Retirement Planning

UK Election: Results & Likely Effects on Pensions

UK Election: Results & Likely Effects on Pensions

UK Election: Results & Likely Effects on Pensions

The Labour Party’s resounding victory in this week’s UK General Election marks a significant shift in UK politics, but what will this mean for you, your pension and your retirement?

Before those questions can fully be answered, Labour Party leader Sir Keir Starmer’s first task as Prime Minister, after taking up residence at No. 10 Downing Street, will be to form a government. Having secured a comfortable majority of 412* seats, from a total 650, a few changes are expected. It’s likely that Liz Kendall, the former Shadow Cabinet, will go on to serve as the new Secretary of State for Work and Pensions.

Here we give you our thoughts on potential policy changes and where we’ll just need to wait and see.

How things stand…

Around £124 billion per year is spent on UK State Pension payouts by the Treasury and Department for Work and Pensions, with more than £50 billion spent on tax relief for pension contributions.

Any changes made by the new Labour government are likely to affect your retirement income in these three key areas:

Pension Tax

As discussed in our previous blog UK Election: What This Could Mean For Your Pension, Labour has committed to keeping the Pension Triple Lock.

This means that the UK State Pension rises in each April, in line with whichever comes out highest:

  • Inflation, as measured by the Consumer Prices Index (based on September of the previous year).
  • The average increase in wages across the UK.
  • 2.5% – a promise to make this the minimum that pensions would rise by.

Under this system, the State Pension rose by 8.5% in April, but for many people with additional sources of income in retirement, these gains have been eroded via taxation – the unfortunate result of rising above the threshold.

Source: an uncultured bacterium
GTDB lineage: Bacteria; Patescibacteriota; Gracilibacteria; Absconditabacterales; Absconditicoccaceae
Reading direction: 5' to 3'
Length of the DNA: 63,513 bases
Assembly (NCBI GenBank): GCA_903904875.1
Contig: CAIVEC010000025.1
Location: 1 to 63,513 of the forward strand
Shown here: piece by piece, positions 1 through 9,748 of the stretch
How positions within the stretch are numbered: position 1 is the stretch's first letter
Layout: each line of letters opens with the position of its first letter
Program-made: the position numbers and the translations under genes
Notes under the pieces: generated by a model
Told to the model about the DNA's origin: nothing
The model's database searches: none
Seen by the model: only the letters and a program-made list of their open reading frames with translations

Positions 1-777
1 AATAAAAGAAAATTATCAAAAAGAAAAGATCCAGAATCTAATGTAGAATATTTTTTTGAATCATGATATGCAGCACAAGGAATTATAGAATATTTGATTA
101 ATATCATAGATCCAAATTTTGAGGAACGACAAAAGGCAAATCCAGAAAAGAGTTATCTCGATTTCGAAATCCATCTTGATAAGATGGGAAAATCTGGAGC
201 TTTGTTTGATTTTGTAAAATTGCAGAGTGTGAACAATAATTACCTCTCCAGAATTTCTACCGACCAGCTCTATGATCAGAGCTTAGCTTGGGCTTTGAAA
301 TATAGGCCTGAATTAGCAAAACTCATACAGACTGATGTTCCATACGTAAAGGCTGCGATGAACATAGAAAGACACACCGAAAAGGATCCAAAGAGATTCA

The Liberal Democrats have referred to this as a ‘Pensioners Stealth Tax’, but what will the new government do (if anything) about it?

Lifetime Allowance

Scrapped by the previous Conservative government in April this year, the Lifetime Allowance (LTA) put a cap on the size that a pension pot could be, before it would no longer attract tax relief.

Previously set at £1,073,100, the LTA was scrapped to appeal to higher earners such as senior doctors within the NHS. The idea was to keep more over-50s in the workforce, encouraging them to keep saving, as opposed to taking early retirement as a means of avoiding a large tax bill.

Labour previously announced plans to re-introduce the Lifetime Allowance, but ahead of publishing their manifesto, announced this would no longer be the case – great news for anyone who would have otherwise been affected.

Tax Relief

The new government could decide to make tax relief on pensions less generous, making savings on the bill which is around £50 billion a year.

The 2024/25 allowance for paying into a pension without incurring tax is set at £60,000 a year.

Back in June, a spokesperson for the former Shadow Chancellor Rachel Reeves told the Financial Times that the party had “no plans” to change the rules on pension tax relief.

Some Honest Advice…

Regardless of what policy changes will and won’t come under Sir Keir Starmer’s Labour government, our main advice is to keep calm and focus on the long-term.

None of us can see into the future and to be perfectly honest, much of this is speculation until the new government formally introduces its new policies.

If you don’t currently have a retirement plan in place though, there’s no better time to seek some professional advice and future-proof your finances.

Having been advising Teessiders for over 20 years, we’ve seen political changes come and go – and we’ve helped people successfully navigate these and retire happy. So, if you want us to worry about the details so you don’t have to, get in touch today for a free consultation.

* The majority is secured with 412 seats at the time of writing, with two seats yet to be declared.UK Election: Results & Likely Effects on Pensions

Joslin Rhodes Pension & Retirement Planning – Real Advice, For Real People


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